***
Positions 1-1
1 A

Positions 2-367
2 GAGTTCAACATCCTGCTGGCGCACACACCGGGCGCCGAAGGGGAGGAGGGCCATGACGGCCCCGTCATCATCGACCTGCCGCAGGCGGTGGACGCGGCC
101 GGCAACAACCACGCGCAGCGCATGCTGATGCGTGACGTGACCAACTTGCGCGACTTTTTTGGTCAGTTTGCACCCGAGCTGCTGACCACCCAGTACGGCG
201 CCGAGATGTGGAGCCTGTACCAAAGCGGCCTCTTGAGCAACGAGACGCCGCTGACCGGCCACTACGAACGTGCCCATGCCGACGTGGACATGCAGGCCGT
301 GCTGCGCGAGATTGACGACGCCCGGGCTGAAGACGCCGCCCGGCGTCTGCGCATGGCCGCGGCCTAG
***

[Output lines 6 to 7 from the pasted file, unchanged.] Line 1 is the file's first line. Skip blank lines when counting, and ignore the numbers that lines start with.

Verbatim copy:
201 CCGAGATGTGGAGCCTGTACCAAAGCGGCCTCTTGAGCAACGAGACGCCGCTGACCGGCCACTACGAACGTGCCCATGCCGACGTGGACATGCAGGCCGT
301 GCTGCGCGAGATTGACGACGCCCGGGCTGAAGACGCCGCCCGGCGTCTGCGCATGGCCGCGGCCTAG